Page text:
Israelis, Palestinians Must Reverse Negative Trajectory to Restore Hope for Two-State Solution, Peace Process Chief Tells Security Council

SC/12495
29 August 2016
7762nd Meeting (AM)

Israelis, Palestinians Must Reverse Negative Trajectory to Restore Hope for Two-State Solution, Peace Process Chief Tells Security Council

With no prospect for resuming peace negotiations in sight, developments on the ground in Israel and the occupied Palestinian territories continued to undermine an already precarious situation, said Nickolay Mladenov, Special Coordinator for the Middle East Peace Process and Personal Representative of the Secretary-General, briefing the Security Council today.

Speaking via video conference from Jerusalem, Mr. Mladenov noted that illegal settlement construction continued, Gaza remained beyond the control of the legitimate Palestinian authority and political leadership on both sides continued to shy away from taking steps needed for peace.  Those realities had eroded trust in the prospect of a two-State solution, he said, resulting in dwindling hopes in both Israel and Palestine.

Although the past month had been relatively calm in terms of the frequency and intensity of violence, Mr. Mladenov pointed to a number of security-related incidents that had continued to be cause for concern.  Against that backdrop, preparations were advancing for the 8 October Palestinian local council elections, the first such simultaneous polls that would be held in the West Bank and Gaza since 2006.  Conducting those local elections in line with established international standards could continue to advance Palestinian reconciliation.  Although the lack of unity or any attempt to influence the outcome of the elections risked widening divisions and undermining the Palestinian national cause.

Recalling that it had been two years since the ceasefire had ended the last Gaza conflict, he said that “while progress has been made on reconstructing the physical damage, sadly we are miles away from repairing the physical, emotional and psychological damage of the conflict.”  As long as Gaza remained locked away from the rest of the world, in the grip of militants and dependent on aid and humanitarian assistance, the status quo would prevail, he stressed.

He went on to say that, after two months since the Middle East Quartet had clearly outlined the threats to the two-State solution and offered practical recommendations, its recommendations continued to be ignored.  Pointing to a surge in Israeli settlement-related announcements and continued demolitions, he said that, since 1 July, Israel had advanced plans for more than 1,000 housing units in occupied East Jerusalem and 735 units in Ma’ale Adumim and other locations in the West Bank.  Further, steps were being taken to enable the establishment of a new settlement on the outskirts of Bethlehem and new housing units on a portion of a military compound in Hebron.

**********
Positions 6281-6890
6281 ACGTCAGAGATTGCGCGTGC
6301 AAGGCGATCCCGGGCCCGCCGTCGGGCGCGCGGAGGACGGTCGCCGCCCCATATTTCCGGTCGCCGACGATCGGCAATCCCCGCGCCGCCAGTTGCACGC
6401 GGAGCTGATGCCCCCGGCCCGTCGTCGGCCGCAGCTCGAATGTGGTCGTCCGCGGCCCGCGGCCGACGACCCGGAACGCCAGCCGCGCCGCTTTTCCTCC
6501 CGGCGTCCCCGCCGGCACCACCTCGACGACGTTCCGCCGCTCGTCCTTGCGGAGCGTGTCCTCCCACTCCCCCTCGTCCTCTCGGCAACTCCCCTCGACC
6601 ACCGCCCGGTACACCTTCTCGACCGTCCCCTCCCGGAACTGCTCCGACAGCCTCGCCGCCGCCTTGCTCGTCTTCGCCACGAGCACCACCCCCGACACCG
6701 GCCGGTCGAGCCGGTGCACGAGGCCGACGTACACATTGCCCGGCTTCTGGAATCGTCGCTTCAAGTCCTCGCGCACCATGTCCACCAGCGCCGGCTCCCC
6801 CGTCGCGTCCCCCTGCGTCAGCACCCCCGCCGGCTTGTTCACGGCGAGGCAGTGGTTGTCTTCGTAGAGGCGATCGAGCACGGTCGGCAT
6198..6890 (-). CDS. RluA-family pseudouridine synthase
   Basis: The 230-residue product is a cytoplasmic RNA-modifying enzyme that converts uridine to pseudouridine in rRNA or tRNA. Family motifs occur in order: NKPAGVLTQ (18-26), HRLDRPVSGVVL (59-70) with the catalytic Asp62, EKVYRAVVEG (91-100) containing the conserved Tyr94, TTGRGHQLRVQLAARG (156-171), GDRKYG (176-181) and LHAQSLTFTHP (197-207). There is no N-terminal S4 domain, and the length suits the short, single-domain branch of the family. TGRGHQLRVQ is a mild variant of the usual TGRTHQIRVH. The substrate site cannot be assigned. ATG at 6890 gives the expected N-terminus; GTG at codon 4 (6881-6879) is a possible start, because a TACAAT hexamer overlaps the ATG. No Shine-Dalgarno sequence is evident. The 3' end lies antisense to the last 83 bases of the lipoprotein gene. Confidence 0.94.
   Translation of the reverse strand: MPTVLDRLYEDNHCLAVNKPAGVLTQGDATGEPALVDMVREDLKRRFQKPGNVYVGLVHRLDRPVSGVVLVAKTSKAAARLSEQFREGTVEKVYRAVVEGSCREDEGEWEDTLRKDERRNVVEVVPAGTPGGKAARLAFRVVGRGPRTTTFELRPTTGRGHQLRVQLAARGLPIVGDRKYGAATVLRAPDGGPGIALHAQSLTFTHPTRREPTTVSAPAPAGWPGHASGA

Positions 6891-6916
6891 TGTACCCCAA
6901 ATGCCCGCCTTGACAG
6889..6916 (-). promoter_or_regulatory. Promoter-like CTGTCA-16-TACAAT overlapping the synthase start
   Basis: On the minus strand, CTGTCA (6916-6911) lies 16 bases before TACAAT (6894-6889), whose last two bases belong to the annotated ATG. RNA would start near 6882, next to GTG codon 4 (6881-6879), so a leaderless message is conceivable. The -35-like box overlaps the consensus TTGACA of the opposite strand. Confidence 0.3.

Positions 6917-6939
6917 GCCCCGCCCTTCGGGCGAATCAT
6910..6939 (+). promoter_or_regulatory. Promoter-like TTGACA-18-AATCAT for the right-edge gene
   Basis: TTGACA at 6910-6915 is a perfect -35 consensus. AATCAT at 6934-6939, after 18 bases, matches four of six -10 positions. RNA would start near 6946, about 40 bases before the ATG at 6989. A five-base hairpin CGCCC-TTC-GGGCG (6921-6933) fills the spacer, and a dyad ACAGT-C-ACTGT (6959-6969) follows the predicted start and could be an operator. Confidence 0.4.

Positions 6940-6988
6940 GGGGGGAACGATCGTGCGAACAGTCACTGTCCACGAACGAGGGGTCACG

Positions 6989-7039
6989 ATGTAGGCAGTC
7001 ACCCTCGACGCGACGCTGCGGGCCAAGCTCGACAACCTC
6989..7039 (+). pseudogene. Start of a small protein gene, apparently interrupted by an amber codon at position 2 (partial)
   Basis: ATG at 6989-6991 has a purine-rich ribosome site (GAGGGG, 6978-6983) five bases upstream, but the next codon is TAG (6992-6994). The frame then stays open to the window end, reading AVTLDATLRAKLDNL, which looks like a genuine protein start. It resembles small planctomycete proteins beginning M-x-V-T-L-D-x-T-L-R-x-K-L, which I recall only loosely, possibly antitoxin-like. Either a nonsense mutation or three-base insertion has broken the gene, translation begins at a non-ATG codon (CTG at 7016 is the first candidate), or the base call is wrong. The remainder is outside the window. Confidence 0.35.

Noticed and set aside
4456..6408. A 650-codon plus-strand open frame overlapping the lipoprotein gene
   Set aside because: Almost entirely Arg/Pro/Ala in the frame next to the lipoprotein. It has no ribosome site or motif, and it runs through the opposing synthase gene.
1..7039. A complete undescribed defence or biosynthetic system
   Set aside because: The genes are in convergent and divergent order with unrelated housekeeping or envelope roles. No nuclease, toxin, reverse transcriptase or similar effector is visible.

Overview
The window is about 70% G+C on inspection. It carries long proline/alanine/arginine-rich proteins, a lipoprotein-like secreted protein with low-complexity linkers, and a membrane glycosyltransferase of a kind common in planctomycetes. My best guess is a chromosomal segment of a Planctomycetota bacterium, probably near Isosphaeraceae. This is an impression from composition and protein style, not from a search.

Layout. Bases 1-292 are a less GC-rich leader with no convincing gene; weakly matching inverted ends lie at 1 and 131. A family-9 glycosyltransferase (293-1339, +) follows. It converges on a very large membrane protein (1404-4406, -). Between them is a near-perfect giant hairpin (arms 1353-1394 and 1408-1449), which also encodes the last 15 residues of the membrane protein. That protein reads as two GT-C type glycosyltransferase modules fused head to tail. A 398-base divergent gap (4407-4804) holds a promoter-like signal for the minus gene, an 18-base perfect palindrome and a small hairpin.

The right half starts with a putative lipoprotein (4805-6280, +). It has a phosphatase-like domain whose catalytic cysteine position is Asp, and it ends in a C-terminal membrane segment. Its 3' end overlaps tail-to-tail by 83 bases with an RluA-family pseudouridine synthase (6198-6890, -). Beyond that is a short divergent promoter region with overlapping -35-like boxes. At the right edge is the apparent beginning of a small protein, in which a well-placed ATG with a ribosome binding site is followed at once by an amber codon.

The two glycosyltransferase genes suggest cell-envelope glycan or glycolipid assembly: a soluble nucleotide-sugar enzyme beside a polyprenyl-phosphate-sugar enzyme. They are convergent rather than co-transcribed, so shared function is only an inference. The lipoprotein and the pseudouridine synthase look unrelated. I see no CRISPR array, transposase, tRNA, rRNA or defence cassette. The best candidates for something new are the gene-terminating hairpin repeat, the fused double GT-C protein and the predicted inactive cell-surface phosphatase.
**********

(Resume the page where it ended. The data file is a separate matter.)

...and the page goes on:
No “legal acrobats”, he said, could change the fact that all outposts remained illegal under international law.  It was difficult to view such actions as a genuine intention to work towards a viable two-State solution.

He said the Quartet had also highlighted that Palestinians living in Area C and East Jerusalem had been disproportionately denied Israeli building permits.  The past two months had also seen an increase in the enforcement of non-punitive demolition orders against Palestinian structures in East Jerusalem.  The Bedouins in Area C were particularly vulnerable, while the potential demolition of the Susiya community would set a dangerous precedent for displacement and feed the perception that Israel aimed at a de facto annexation of Area C.

Turning to the situation in the Golan, Mr. Mladenov said persistent volatility had continued to undermine the 1974 Disengagement of Forces Agreement.  Fighting between the Syrian Armed Forces and armed groups in the areas of separation and limitation had continued with several reported incidents taking place across the ceasefire line.

Despite the international community’s efforts to manage the conflict, occupation had continued, Palestinians were increasingly dispossessed and a one-State reality was gaining momentum on the ground.  It was time for all parties to end the conflict on the basis of relevant United Nations Security Council resolutions and in a manner that met the legitimate national aspirations of both peoples.

Both sides should work to reverse the negative trajectory, to build trust and restore hope that a negotiated two-State solution was not just a political slogan, but a reality that could be achieved.

The meeting began at 10:05 a.m. and ended at 10:18 a.m.

For information media. Not an official record.